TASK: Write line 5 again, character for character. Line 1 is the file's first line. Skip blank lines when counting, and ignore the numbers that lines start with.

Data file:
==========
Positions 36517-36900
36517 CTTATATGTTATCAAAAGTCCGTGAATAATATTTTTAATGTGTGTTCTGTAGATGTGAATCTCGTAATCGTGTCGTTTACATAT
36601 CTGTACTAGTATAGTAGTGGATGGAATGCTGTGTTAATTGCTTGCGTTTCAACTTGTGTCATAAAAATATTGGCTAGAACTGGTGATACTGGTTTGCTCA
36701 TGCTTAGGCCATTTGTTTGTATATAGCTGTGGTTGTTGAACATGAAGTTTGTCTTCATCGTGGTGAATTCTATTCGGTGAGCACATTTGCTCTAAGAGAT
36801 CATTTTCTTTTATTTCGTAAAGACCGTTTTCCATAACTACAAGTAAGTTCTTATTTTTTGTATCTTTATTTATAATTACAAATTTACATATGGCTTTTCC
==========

36801 CATTTTCTTTTATTTCGTAAAGACCGTTTTCCATAACTACAAGTAAGTTCTTATTTTTTGTATCTTTATTTATAATTACAAATTTACATATGGCTTTTCC